The Seven Best Short Films for ELT Students
I’ve been writing lesson plans designed around short films for my website Film English for six years. Teachers often ask me how I find the short films I use in my lesson plans. The answer is quite simple: I’ve watched literally thousands of short films and developed an instinct for the type of engaging and simple short films which will work in the ELT classroom. In this article I’d like to share what for me are the seven best short films for the language classroom.
The Mirror is a short film by Ramon and Pedro which tells the story of a boy’s journey from childhood to old age. It works very well for getting students speaking, writing and using vocabulary related to age, face, body, mood and actions. You can watch the film below and find a full lesson plan here.
The notebook is a moving short film by Greg Gray and is wonderful for introducing the theme of empathy. It can be used to get students to learn and practise vocabulary related to household chores. You can watch the film below and find a full lesson plan here.
Dial Direct “The Notebook” directed by Greg Gray from Velocity on Vimeo.
The Present is a gripping short film with a wonderful twist by Jacob Frey which deals with the themes of empathy, teenagers and disablity. You can watch the film below and find a full lesson plan here.
The Present from Jacob Frey on Vimeo.
Soar is a delightful short film by Alyce Tzue which can be used to get students to predict and write a narrative. You can watch the film below and find a full lesson plan here.
SOAR: An Animated Short from Alyce Tzue on Vimeo.
I Forgot My Phone
I Forgot My Phone is a thought-provoking short film by Miles Crawford which is a great prompt for discussion and refexion on addiction to mobile phones. You can watch the film below and find a full lesson plan here.
I Forgot My Phone from Miles Crawford on Vimeo.
iDiots is a short film by special effects company BLR_VFXand deals with the themes of technology, mass consumption and instant gratification. It’s a great prompt to get students thinking and speaking about mobile phones and technology. You can watch the film below and find a full lesson plan here.
IDIOTS from BLR_VFX on Vimeo.
Fear of Flying
Fear of Flying is a beautiful short film by Conor Finnegan which is an effective way to introduce and discuss the theme of fears and how to overcome them. You can watch the film below and find a full lesson plan here.
FEAR OF FLYING from conorfinnegan on Vimeo.
I hope you like the short films and find the lesson plans useful. Are there any short films you’ve used in the classroom that you’d like to share?
Photo credit Grant McCurdy
Directed by Kurt Kuenne, United States, 2006, 16 minutes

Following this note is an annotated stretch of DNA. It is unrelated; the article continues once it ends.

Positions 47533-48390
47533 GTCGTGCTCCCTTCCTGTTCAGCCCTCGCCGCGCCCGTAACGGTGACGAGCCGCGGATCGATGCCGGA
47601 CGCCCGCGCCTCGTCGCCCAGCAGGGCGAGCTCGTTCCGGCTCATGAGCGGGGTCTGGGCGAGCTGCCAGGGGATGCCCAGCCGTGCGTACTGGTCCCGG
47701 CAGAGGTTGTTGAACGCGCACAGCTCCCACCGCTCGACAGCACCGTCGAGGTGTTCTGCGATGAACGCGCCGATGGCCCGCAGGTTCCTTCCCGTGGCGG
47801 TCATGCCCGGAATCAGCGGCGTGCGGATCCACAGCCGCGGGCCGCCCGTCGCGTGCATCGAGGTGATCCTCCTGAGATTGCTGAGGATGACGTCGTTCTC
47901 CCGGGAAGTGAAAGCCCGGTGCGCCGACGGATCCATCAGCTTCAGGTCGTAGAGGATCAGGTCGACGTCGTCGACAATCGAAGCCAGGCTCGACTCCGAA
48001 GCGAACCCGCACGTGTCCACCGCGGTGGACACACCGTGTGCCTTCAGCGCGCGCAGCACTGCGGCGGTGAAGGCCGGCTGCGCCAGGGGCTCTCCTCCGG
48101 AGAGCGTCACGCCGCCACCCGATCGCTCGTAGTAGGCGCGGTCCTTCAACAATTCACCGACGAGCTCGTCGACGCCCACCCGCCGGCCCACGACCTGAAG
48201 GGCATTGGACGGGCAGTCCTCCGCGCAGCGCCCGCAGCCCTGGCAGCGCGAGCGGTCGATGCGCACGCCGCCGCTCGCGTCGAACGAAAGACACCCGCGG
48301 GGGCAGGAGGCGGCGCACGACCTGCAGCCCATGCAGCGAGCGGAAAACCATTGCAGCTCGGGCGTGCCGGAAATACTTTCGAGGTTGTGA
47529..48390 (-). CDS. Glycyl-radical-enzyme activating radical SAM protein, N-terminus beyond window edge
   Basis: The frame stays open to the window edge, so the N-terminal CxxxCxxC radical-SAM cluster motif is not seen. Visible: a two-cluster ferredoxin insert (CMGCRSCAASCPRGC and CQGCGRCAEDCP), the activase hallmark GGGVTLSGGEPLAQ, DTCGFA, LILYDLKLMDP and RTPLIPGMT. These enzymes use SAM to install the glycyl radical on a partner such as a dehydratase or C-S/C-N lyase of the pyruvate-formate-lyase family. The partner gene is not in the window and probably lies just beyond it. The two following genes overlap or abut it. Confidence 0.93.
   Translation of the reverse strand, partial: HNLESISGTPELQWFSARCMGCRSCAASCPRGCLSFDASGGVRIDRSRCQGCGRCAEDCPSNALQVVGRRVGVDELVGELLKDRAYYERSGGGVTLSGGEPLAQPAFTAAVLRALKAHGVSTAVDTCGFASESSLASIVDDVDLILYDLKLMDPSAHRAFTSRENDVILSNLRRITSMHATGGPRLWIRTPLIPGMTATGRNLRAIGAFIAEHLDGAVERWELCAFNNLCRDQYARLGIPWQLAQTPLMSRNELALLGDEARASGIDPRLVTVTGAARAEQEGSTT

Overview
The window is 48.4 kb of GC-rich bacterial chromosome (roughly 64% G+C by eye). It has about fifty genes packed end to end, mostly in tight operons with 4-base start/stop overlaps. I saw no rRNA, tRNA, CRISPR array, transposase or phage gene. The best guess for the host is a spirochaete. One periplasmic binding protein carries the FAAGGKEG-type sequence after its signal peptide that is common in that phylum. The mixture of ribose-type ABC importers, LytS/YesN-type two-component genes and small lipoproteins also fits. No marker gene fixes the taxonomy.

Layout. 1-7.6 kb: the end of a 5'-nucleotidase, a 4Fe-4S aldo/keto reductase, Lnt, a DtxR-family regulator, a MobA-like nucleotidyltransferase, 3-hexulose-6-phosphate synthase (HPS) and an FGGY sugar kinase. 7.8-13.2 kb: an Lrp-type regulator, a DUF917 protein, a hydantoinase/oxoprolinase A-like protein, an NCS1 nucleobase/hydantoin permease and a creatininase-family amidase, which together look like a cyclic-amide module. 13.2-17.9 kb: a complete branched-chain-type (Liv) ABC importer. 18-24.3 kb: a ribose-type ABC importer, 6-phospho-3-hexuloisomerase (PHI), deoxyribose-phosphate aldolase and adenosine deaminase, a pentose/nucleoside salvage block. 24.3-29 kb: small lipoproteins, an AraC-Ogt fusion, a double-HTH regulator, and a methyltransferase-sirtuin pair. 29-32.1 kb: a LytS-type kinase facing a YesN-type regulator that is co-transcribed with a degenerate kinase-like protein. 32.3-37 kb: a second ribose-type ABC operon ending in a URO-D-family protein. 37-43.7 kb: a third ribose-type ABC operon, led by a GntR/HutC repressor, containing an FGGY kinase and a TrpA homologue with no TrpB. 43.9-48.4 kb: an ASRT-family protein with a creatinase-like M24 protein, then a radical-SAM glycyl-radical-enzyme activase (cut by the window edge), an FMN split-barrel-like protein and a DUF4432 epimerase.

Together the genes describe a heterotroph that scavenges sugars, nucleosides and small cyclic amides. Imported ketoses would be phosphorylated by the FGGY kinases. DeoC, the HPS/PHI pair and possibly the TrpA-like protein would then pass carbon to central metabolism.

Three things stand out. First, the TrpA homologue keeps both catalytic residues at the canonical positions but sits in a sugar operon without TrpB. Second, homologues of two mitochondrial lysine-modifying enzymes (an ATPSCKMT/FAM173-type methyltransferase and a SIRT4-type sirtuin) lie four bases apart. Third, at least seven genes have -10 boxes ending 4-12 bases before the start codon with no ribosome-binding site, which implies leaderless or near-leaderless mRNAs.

Validation is a short film that follows Hugh Newman, a parking assistant in charge of validating parking tickets, and his quest to get Victoria, a DMV photographer, to smile.The films starts out with a depressed driver walking to the validation stand with his ticket, as he arrived Hugh Newman begins to complement the driver and ends up making him smile.Soon everyone from George Bush to Saddam Hussein is smiling because of Hugh Newman’s ability to make people smile.However, when Hugh goes to the DMV to get his drivers license renewed, he runs into Victoria who simply won’t smile.This sets Hugh off on a quest to get Victoria to smile and this short follows the adventure that eventually changes Hugh and Victoria.
I stumbled across this film while searching for short films and fell in love with it very quickly due to its ability to blend the unbelievable with the believable.For instance this ability shows up in the beginning of the film as Hugh begins to talk to his first client about how amazing he is.I thought at first that Hugh was making fun of the man because of the way he expressed his complements however he was being completely serious.Then there are other details that stand out as unbelievable but yet the director is able to make them believable.One example of this is where the validation stand is located, it appears to be in a living room with a fireplace on the right.If you also looked at the DMV photo room, there are chandeliers and it appears to be filmed in a large ballroom.However, throughout the entire short, you never second-guess the fact that some of these things don’t add up or that some of them are simply ridiculous.While some people will claim that the film works hard to suspend belief from the beginning through crazy musical routines and just the insanity of it, all films must contain some believability.Without this believability, people won’t sincerely look at the video and will loose interest in it quickly.By perfecting this balance between the believable and unbelievable, Kurt Kuenne creates a unique and compelling story even if some elements don’t come close to lining up.
This ability to mix the believable and unbelievable is something that if mastered and correctly applied to a film adds a comedic and fun experience that cannot easily be obtained through other means.However, as a post production fanatic, I find it odd that in production or post production the chandeliers in the DMV photo room were not removed or covered up.While it may not bother most people, as a man who loves post production, keeping these elements in the film seems sloppy.However, this isn’t a issue to really get upset about, the film is a masterpiece that I truly enjoyed.